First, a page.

Here is a link to chapter 4 of my book.
The back-story of this chapter is really the kind of thing I quoted, in the Introduction, from C H Spurgeon’s 1868 sermon, saying of the present Creation that “the slime of the serpent is on it all”. The idea of a cosmic fall is usually associated with the tacit assumption of a pre-fall Fall of Satan and other angelic beings, who somehow were the beneficiaries of Adam’s sin by wresting control of nature.
The Bimson article that Preston Garrison mentions in his comment on the last post also points out the lack of any good Scriptural evidence for this idea, with which I concur from my own study of Scripture.
Nevertheless, there are plenteous references to angelic beings in the Bible, and the present chapter is an attempt to assess what the Bible says about their role in nature – my conclusion being that it is virtually nothing.
C S Lewis toyed rather playfully with the idea of personal spiritual entities, like the Greek Dryads, being involved in nature (in That Hideous Strength and elsewhere), and Alfred Russel Wallace found evidence for a whole host of spiritual intermediaries in nature between the transcendant divine and the ultimate beneficiary of evolution, mankind. But on close examination there is really nothing in Scripture to suggest to suggest any such autonomous spiritual powers over nature (and even less to suggest an inanimate nature having autonomy).
Instead, nature is very much portrayed in the Bible as God’s personal demesne, as I showed in Chapter 1. At most one can point to angelic beings being employed instrumentally as administrative servants, but only in highly symbolic apocalyptic writings such as the Book of Revelation, which should be treated with great caution in this respect.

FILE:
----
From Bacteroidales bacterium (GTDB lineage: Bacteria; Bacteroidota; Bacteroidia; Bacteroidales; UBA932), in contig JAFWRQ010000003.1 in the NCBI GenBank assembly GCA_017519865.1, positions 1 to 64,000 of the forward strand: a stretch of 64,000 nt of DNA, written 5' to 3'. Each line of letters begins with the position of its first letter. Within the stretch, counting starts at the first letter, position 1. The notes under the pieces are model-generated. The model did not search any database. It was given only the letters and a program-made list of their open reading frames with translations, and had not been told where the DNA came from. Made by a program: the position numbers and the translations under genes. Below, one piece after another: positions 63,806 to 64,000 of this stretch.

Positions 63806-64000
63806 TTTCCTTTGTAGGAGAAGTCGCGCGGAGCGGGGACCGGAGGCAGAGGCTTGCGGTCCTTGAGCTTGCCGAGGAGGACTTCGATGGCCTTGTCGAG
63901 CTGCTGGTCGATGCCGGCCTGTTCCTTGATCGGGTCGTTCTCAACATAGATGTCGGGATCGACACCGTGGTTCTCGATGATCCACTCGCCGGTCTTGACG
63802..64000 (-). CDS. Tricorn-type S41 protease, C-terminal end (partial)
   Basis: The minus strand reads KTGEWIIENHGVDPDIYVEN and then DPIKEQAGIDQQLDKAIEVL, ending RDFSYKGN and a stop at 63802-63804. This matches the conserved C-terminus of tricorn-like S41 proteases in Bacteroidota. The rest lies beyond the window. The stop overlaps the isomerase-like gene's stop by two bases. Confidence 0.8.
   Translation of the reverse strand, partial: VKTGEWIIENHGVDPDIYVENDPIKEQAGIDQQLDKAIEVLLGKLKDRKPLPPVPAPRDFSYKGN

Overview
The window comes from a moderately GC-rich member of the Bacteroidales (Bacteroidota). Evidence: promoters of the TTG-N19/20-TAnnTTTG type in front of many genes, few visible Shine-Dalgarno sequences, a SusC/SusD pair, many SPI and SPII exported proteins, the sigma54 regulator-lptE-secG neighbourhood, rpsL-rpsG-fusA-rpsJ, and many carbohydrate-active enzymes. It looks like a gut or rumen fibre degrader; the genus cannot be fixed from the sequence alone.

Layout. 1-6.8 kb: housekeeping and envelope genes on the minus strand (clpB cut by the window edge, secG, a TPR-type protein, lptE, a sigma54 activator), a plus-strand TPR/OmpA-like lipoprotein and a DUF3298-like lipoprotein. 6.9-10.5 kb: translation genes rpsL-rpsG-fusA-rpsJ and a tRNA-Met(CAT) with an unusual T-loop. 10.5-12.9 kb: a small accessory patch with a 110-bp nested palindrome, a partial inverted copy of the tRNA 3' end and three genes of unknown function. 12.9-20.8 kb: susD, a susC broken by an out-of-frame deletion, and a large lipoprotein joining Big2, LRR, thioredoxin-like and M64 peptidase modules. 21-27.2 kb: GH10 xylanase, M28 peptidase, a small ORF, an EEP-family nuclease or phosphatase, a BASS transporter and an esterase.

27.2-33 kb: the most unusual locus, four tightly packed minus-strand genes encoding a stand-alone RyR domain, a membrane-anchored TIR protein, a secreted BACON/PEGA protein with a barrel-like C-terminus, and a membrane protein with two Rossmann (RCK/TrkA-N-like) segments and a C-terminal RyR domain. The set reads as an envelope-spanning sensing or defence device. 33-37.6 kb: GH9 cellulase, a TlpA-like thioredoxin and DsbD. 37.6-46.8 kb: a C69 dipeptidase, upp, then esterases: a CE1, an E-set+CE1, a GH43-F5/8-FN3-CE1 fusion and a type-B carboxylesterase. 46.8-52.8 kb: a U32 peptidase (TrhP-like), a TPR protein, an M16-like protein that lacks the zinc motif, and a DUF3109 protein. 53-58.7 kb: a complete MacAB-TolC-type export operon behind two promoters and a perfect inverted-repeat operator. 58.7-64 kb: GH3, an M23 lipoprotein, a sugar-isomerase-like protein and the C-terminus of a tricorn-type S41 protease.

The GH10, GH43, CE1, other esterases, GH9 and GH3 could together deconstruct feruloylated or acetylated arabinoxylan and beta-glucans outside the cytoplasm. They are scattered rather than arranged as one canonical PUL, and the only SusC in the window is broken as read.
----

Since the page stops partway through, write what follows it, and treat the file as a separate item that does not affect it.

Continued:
I conclude by asking this question. Can you find a single clear teaching, or even a hint, in Scripture that nature is controlled completely or partly by Satan and his minions? If not, how has the idea become so prevalent in current religious thinking, whether amongst Creationists attributing this “fact” to the Fall, or amongst supporters of evolution jettisoning, in many cases, both an historical Fall and a personal devil, but retaining the idea that nature is morally corrupt?
“KJ” in an earlier comment pointed to the New Testament passages where food is to be received with thanksgiving, since God created everything good. We ought to feel very uneasy when even great preachers invite us to see “the slime of the serpent” covering the natural world about us. God, after all, rebuked Peter for calling unclean what God had pronounced clean.